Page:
Bringing the Human to the Artificial presents cutting-edge AI research at King’s.
Bringing the Human to the Artificial is a new exhibition presented by the King’s Institute for Artificial Intelligence, showcasing cutting-edge research from across the university exploring the effects of artificial intelligence (AI) on different aspects of our lives.
Presented in collaboration with King’s Culture, the exhibit runs from 3 May until 30 June at the Arcade, Bush House. It features multiple perspectives on AI, across social sciences, law, arts, humanities, security, science, engineering and health.
A number of researchers from the Faculty of Natural, Mathematical and Engineering Sciences are featured, discussing the evolving relationship between humans, human creativity and AI.
Bringing the Human to the Artificial showcases artificial intelligence at King’s College London, and asks questions about our future relationship with AI and what we want of a society populated by both humans and machines.”Michael Luck, Institute Director, King’s Institute for Artificial Intelligence
Pepper, a humanoid robot
Robots in the Human World
The interface between human and machine is becoming more personable with the introduction of Pepper, the world’s first social humanoid robot able to recognise faces and basic human emotions. Visitors will have a chance to converse with Pepper, as well as leading roboticist Oya Celiktutan, Senior Lecturer in Engineering, and learn about the technology powering a robotic assistant adopted by over 2,000 companies across the globe.
The mobile manipulator robot TIAGo will also be on show throughout. With human help, Lecturer in Autonomous Systems at the Department of Informatics, Gerard Canal, hopes to teach TIAGo to be a better collaborator during an event on 24 May. While TIAGo prepares a cup of tea, researchers will monitor visitor reactions towards the robot to find out what may be confusing, and use this information to rectify the robot’s technique.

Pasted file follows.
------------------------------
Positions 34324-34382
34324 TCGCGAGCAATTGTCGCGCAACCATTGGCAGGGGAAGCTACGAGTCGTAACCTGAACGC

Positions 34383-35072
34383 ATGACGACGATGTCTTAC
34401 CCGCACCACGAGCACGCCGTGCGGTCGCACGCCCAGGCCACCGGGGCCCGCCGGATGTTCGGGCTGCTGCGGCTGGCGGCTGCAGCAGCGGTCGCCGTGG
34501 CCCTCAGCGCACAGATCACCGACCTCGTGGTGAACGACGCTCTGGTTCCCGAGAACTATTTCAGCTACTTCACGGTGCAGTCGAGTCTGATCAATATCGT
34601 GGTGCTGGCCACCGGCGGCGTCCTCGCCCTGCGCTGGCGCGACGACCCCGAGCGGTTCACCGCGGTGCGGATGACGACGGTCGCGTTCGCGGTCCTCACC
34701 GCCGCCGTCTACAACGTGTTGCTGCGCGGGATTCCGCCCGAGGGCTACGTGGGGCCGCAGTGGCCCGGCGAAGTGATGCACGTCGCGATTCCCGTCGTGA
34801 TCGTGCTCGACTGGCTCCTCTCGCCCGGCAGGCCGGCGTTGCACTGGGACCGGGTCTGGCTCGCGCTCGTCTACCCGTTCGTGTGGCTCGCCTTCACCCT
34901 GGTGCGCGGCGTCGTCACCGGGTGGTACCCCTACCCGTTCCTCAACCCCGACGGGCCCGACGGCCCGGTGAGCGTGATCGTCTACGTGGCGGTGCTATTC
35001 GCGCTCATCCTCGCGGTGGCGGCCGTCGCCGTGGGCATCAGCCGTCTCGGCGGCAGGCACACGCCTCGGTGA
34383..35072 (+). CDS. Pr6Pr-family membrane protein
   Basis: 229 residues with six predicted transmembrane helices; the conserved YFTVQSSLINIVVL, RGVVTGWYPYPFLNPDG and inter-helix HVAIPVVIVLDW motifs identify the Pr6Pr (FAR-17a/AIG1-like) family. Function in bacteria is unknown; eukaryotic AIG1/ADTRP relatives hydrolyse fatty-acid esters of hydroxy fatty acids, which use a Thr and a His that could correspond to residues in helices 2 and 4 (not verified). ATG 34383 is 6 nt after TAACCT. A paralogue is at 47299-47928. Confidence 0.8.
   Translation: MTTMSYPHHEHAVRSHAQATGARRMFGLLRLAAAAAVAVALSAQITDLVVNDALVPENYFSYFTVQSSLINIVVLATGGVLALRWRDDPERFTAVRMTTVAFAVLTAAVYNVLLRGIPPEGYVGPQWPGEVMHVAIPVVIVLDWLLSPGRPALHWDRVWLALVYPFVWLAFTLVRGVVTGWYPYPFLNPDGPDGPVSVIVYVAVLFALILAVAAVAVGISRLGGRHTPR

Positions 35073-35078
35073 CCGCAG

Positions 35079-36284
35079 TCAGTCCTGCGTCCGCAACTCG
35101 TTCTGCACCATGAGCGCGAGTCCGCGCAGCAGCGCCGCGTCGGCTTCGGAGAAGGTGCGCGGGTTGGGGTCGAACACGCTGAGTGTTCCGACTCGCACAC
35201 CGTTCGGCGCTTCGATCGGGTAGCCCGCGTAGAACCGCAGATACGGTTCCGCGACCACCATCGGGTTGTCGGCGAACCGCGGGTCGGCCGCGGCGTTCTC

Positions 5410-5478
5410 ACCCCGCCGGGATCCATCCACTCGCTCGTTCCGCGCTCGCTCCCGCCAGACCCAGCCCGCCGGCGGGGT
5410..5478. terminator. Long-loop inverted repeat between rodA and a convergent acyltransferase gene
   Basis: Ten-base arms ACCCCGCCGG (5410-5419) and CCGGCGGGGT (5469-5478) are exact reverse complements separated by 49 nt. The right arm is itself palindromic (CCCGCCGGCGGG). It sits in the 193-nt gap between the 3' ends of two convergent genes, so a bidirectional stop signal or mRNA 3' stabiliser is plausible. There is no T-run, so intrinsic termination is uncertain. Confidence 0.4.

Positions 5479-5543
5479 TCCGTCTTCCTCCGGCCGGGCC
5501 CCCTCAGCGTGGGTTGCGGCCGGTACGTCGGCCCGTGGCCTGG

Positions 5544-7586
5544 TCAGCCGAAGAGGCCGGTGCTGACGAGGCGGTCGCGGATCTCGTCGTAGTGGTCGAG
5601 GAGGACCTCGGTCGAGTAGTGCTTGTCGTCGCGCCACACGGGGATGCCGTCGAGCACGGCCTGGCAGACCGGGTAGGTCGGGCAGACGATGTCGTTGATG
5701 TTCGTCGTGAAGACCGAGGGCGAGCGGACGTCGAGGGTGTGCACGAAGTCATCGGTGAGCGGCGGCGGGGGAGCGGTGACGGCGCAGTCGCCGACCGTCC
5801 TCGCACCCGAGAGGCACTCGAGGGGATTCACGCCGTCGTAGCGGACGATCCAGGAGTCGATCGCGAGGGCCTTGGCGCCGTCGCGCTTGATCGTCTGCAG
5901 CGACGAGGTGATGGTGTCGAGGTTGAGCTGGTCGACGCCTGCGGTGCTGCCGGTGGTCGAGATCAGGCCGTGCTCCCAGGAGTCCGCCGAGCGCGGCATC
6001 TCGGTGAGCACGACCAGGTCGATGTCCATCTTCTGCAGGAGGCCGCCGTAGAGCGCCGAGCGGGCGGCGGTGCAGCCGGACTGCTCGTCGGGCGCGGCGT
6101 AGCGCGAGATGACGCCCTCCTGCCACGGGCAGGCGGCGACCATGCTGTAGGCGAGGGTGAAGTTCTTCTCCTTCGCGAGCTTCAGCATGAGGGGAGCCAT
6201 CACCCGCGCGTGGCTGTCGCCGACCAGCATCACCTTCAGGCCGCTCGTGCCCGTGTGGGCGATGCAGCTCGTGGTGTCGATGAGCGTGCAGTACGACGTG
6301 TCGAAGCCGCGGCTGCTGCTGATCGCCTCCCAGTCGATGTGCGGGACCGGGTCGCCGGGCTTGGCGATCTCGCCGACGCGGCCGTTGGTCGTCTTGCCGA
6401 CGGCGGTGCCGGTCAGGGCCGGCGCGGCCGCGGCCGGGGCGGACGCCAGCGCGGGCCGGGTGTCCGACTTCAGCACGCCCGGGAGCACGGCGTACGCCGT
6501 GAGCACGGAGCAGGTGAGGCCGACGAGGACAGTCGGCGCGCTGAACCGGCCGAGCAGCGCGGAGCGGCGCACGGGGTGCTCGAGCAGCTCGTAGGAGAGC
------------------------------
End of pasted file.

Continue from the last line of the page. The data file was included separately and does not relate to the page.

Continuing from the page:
Both King’s lecturers have also contributed to an installation that prompts visitors to consider their responses and preconceptions to robotic and AI technologies. Theaim is to learn what feelings are evoked when people see a robot caged, and bring robots closer to humans in ways that are ethical, safe and valuable.
Video game Overcooked
The UKRI Trustworthy Autonomous Systems Hub’s project, Leap of Faith, will explore instantaneous trust between humans and social robots. By simulating emergency situations, researchers will examine factors that shape and influence human-robot bonds of trust to effectively develop trusted autonomous systems.
The role of AI in Game Development and Learning
Yali Du, Lecturer in Artificial Intelligence, will demonstrate how AI can learn to coordinate with humans in her project, Learning with Humans to Play Games. Using the context of the video game Overcooked, Yali explores how AI can learn from interactions with its environment, notably from its interaction with human players. This ‘reinforcement learning’ is particularly important for machine learning models deployed in the real world, since multiple AImodels will work with and impact each other.
Formula One car
Lecturer in Computer Science Michael Cook will present Puck, a computationally creative AI system that uses different techniques to design games. King’s researchers are building Puck as part of their research into how AI might affect the future of human creativity.